In a time like this, it’s crucial to pay close attention to economic data.
Even more crucial is your ability to interpret it into winning trades.
Some traders are happy to ignore the bigger picture and just focus on their market analysis.
But this is a critical mistake…
See, bear markets associated with weak economies are significantly worse than other bears. On average, losses are twice as steep.
So, managing risk in a bear market means always keeping one eye on the economy.
Right now, inflation is an obvious problem. High prices could choke off consumer spending and spur a recession.
Economists like to use complicated models to determine whether or not we’re in a recession. But my Greed Gauge has one more ace up its sleeve…
When applied to GDP data, it can accurately predict recessions.
And what it’s saying now will surprise you.
Are We in a Recession?
Take a look at the chart below.
The black line is GDP. The blue line is the S&P 500. Each goes back 50 years.
The Greed Gauge, at the bottom, is applied to the GDP numbers. As you can see, recessions coincided with — and in some cases were predicted by — bearish readings.
(The few false signals were associated with stock market turbulence, like in 1987 when the indicator turned red before the crash.)
Remember that the Greed Gauge is simply an accurate measure of momentum. That means we can apply it to the broad stock market and individual stocks, but also economic data.
It takes time for economic trends to reverse. But what this shows us is momentum in GDP almost always reverses before the stock market follows.
Say buyers are frantically rushing into a market. This pushes both prices and momentum up.
Soon, though, buyers act with less urgency. This leads to a slowdown in momentum, even as prices continue to rise. Finally momentum turns down, followed by prices, as buyers turn to sellers.
Economic data follows a similar pattern. Consumers are the primary driver of the economy. They account for about two-thirds of economic growth.
When consumers turn cautious, momentum slows. When they stop spending altogether, recessions start.
It’s really that simple.
Economists will always prefer their more advanced modeling techniques. But with momentum tools like the Greed Gauge, we can stay one step ahead of them…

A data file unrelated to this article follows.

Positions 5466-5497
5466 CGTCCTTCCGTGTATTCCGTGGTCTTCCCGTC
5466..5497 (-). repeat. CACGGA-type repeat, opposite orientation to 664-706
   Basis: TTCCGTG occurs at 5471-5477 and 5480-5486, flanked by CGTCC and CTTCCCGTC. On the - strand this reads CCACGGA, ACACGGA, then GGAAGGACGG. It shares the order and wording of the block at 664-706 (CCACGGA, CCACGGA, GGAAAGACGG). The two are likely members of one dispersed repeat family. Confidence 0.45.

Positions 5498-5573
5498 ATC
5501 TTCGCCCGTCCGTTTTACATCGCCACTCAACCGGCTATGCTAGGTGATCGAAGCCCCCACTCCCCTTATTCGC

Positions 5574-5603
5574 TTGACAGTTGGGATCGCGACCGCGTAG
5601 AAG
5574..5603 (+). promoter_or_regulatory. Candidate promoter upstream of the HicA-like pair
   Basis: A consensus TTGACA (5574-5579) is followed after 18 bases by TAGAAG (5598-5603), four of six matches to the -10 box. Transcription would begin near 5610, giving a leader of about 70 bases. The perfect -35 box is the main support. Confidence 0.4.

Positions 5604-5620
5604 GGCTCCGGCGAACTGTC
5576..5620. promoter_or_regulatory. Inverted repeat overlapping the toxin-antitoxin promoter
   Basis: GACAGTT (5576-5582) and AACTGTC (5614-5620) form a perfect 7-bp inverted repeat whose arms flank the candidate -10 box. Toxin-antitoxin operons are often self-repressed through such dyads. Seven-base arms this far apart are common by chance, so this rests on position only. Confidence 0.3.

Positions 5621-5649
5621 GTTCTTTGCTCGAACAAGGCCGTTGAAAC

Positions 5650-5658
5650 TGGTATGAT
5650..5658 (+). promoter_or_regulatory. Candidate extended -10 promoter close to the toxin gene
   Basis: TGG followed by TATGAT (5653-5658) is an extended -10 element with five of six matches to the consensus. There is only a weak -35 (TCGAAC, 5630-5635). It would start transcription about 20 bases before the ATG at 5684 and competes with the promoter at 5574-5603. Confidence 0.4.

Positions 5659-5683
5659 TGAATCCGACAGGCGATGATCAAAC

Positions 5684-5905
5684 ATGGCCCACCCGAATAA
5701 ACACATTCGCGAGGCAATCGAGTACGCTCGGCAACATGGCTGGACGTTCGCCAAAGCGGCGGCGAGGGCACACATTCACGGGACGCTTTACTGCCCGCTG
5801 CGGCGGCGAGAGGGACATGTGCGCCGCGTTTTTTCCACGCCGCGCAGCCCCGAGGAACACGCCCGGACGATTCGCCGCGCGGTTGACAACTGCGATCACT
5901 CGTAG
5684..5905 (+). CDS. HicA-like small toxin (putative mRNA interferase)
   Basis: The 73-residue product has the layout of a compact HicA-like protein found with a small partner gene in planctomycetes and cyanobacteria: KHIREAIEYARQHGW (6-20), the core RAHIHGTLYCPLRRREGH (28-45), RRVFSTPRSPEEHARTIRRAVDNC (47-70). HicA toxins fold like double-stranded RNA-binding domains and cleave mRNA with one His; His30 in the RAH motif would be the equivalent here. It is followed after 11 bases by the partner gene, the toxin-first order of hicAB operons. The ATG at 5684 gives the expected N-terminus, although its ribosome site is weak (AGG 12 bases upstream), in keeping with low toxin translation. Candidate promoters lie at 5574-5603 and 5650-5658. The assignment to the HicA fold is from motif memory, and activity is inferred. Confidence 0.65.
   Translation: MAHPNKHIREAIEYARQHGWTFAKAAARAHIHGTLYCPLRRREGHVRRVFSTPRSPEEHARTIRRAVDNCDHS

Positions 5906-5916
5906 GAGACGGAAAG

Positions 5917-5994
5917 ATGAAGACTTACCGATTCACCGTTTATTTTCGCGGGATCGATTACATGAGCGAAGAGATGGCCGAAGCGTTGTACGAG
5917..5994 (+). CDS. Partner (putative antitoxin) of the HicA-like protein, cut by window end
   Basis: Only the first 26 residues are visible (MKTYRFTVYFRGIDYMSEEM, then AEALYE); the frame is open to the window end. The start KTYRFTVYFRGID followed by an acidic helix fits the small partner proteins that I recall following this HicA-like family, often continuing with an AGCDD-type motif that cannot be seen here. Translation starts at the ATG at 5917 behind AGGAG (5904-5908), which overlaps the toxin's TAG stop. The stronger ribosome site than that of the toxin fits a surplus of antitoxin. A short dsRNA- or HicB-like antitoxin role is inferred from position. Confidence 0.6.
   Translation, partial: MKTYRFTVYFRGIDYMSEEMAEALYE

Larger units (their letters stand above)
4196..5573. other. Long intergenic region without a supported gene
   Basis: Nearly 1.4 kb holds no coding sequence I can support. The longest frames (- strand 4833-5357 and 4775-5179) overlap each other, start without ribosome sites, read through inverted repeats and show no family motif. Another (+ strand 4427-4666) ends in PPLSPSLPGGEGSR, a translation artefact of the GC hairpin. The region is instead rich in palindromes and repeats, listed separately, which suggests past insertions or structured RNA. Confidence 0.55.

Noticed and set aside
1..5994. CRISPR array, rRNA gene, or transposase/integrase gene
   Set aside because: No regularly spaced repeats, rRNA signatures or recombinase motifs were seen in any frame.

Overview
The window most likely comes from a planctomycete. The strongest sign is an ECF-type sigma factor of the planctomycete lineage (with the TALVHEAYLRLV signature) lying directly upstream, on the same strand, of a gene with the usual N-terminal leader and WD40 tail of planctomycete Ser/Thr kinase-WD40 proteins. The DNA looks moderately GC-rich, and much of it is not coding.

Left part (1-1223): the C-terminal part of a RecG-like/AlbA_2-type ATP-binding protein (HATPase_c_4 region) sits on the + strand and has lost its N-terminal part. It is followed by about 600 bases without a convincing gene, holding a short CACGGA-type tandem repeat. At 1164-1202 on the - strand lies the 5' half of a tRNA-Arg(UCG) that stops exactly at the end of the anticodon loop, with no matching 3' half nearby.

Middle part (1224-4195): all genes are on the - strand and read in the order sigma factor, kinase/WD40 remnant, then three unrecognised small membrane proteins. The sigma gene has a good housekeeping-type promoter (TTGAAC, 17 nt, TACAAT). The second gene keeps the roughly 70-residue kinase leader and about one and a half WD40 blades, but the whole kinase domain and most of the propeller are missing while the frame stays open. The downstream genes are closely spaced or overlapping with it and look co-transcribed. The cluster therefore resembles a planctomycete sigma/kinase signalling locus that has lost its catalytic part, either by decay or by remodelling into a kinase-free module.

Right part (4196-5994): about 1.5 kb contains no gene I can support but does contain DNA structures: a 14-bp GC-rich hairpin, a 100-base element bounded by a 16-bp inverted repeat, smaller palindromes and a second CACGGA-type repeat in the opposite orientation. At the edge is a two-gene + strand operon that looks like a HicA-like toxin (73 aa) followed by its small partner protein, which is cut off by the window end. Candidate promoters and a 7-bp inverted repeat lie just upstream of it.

Right now, momentum is slowing. So while a recession is likely in the next year, I don’t believe it’s already started.
Consumers are still spending. Unfortunately, much of that spending is at the gas station. If gas prices don’t head down in the next few weeks, we should expect to see consumer spending slow.
That would trigger a recession, possibly starting before the end of the year.
The Greed Gauge is urging us to pay close attention to the economy. If you want to stay up to date on its latest readings, click here.
Michael Carr, CMT, CFTe
Editor, True Options Masters
Chart of the Day:
The Most Important Chart in Every Market
By Mike Merson, Managing Editor, True Options Masters
The plain fact of the matter is, any risk asset is likely not going to do well this year if the dollar continues climbing.
And it looks to me like the dollar’s climb isn’t slowing down. In fact, it may even start to accelerate.
We’re looking at a biweekly chart of the dollar today, and observing the recent breakout on the far-right side. The dollar came all the way up to its early 2017 high, broke it, spent a month reversing, and is right back at it in today’s trading.
Going off history, when the moving averages were previously arranged like this, it led to big rallies in the dollar. Just look at 2014 for the perfect example.
Unless the dollar really starts to sink — and that means breaking down below the 100 level — you’re going to have a tough time being bullish stocks here. Tread carefully.
Managing Editor, True Options Masters